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Jan 30, 2023

Fintech Regulation in United states

Fintech refers to technological innovations that aim to disrupt the financial industry and make financial services more accessible to the common man. Regardless of the intention, the fact remains that technology is a tool. And like all tools, That's undue advantage can be taken by anyone if it is not regulated. Fintech regulation prevents this.

Regulatory policies govern fintech operations to ensure they advance the public's interest and do not compromise the integrity of the financial system.

Fintech and its regulation in United States

At the moment, there is no single regulatory framework for them to work with. Hence, they must navigate both federal and individual state regulations wherever they intend to operate. 

However, one thing is certain: US fintech regulation is evolving. Efforts are being made at both federal and state level to understand the industry and develop effective regulation. For example, the Conference of State Bank Supervisors (CSBS), engaged in an effort for the different state supervisors to collaborate on licensing and supervision.

What risk does a Fintech solution face?

Besides the strategic and operational risks any fintech startup faces, there are many data security and regulatory compliance risks that fintech shares with traditional banks:

  1. Money Laundry

  2. Data Privacy

  3. Cyber Attack

  • Money laundering: It leads to global losses worth up to trillions a year, which makes anti-money-laundering (AML) policies a top priority for any business dealing with financial information. Australian fintech EML Payments’ recent share crash — the company lost half its value overnight because of money laundering risks and will likely face legal action — shows what a blow to both reputation and profits money laundering issues can be.

  • Data privacy: Protecting sensitive information and preventing data breaches are among the most pressing issues for fintechs. When a data protection problem is identified, regulatory bodies can impose fines on companies. In EU member states, GDPR non-compliance can result in fines of two to four per cent of a company’s annual revenue.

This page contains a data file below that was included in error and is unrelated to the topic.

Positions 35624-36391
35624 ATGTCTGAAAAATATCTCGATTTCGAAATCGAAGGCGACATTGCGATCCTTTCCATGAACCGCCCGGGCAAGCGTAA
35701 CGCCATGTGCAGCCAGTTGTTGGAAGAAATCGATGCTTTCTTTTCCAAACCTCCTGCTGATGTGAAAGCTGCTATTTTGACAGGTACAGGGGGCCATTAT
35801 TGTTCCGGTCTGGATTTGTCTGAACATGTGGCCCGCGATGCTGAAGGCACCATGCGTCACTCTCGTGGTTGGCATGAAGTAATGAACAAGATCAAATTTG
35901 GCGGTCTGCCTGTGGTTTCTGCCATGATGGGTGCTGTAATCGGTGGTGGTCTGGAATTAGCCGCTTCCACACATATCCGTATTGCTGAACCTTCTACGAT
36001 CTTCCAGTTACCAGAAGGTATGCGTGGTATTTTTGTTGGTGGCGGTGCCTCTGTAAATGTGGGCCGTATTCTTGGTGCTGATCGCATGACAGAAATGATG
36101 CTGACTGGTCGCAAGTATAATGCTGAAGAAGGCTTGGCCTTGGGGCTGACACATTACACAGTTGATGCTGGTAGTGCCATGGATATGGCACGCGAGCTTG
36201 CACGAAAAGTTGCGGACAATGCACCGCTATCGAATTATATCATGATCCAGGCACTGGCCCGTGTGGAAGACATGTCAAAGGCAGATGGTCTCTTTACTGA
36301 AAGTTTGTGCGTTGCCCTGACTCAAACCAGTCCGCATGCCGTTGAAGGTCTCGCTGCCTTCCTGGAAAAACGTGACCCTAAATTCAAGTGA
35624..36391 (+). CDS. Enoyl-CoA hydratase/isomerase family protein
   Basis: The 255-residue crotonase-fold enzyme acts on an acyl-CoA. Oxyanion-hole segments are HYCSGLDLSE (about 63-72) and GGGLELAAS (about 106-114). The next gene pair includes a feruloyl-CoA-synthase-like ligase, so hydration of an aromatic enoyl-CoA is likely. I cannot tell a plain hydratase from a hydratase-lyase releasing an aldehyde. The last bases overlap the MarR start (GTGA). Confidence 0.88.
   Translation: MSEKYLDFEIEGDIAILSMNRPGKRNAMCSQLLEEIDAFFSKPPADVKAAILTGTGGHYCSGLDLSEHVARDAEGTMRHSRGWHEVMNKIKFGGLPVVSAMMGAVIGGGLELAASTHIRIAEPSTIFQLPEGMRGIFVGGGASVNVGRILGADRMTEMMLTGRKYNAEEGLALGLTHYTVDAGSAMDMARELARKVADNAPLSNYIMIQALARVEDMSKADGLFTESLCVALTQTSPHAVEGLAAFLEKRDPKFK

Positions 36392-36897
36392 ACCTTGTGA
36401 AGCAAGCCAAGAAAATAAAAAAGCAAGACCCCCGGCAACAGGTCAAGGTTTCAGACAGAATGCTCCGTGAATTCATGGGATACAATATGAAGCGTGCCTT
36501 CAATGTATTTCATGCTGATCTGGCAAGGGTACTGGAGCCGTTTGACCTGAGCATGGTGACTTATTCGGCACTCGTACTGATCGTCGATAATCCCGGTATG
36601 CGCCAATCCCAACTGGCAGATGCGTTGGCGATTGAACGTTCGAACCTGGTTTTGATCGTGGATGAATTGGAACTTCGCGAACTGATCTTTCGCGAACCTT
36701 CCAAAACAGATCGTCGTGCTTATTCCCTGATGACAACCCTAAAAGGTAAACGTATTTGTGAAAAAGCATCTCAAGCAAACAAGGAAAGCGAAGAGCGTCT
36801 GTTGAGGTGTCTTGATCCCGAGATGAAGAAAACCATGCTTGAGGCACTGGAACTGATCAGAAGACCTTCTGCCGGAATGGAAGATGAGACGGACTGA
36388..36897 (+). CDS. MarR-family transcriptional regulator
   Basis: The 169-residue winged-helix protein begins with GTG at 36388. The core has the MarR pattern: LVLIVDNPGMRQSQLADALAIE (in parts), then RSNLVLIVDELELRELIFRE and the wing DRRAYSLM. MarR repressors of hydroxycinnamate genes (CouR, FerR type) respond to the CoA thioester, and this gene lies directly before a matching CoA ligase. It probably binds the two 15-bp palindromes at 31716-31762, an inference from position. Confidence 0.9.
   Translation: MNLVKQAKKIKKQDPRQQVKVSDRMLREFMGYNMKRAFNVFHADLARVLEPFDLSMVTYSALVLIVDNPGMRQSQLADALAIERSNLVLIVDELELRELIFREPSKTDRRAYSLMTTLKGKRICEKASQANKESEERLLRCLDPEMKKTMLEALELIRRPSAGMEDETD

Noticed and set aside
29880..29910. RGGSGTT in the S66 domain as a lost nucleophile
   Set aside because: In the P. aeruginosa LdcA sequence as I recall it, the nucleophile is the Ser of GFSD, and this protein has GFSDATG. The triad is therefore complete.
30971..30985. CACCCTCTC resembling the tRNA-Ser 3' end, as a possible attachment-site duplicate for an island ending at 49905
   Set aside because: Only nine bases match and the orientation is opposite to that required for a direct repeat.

• Cyberattacks – Financial organizations are a hot target for cybercriminals, and both traditional banks and fintechs rank cybersecurity as a major concern. Several headline-making cases of hacks on cryptocurrency exchange platforms prove that the digital financial sector is extremely vulnerable.


Act and Regulation that regulate Fintech Industry

There are various regulations that guide fintech operation. Some of those are specially related to specific companies. Others are common for the finance industry.

Most common regulatory Act are as follows: 

Gramm-Leach-Bliley Act (GLBA)

This act, also known as Financial Services Modernization Act of 1999, is a United States federal law requiring financial institutions to explain how they share and protect their customers' nonpublic personal information (NPI).

The main goal of the Gramm-Leach Bliley Act (GLBA) is to protect investors from financial fraud. The Gramm-Leach Bliley Act does this by ensuring the security of customer information, both personal and financial, by mandating that financial institutions take the measures necessary to ensure this.

Fair Credit reporting Act

The FCRA Act guides how financial institutions can collate consumer      information. Furthermore, it broadens consumer rights on how credit reports can be accessed.

Anti- Money Laundering Acts (AML)

The Bank Secrecy Act and the USA Patriot Act are the two components of Anti Money Laundering Acts. These two Acts provide a guideline for financial institutions on customer due diligence (CDD), record keeping and anti money laundering programs.Furthermore, the Patriot Act provides certain requirements for financial institutions to operate cross-border transactions.

The Bank Secrecy Act (BSA) 

Aimed at the detection and prevention of money laundering. Financial companies are obliged to monitor their systems against suspicious activities and report potentially criminal transactions.
The US Patriot Act 

Controls customer identification standards and Know Your Customer (KYC) policies. Financial organizations are required to establish anti-money-laundering practices and train employees to comply with these practices.

Securities Act and Exchange Act

The Securities and Exchange Act of 1934 (Exchange Act) is United States legislation that regulates securities trading on the secondary market, stock exchange markets and the participants involved to protect investors. The secondary market is where sales of financial assets, such as stocks, bonds, stock options and stock futures, are made after a security or asset is initially issued by a company

This list is not exhaustive, and you need to do research related to your business’ specific niche and service locations. Furthermore, there are additional laws for particular security practices, for example, how biometric recognition technologies are regulated vary from one state to another. 



Fintechs have similar responsibilities as banks and, therefore, are heavily regulated, with new regulations raising the compliance bar over time. The fintech sector’s strongest suit is its innovative use of technologies and ease of use, while compliance and security issues remain its toughest challenge.

Companies can lose a lot of their capital, as well as their customers and reputations, because of data breaches, thefts, and regulatory laws violations. It’s crucial to know the regulations your business needs to be aware of, and ensure that transactions and data usage within your product are secured and compliant.


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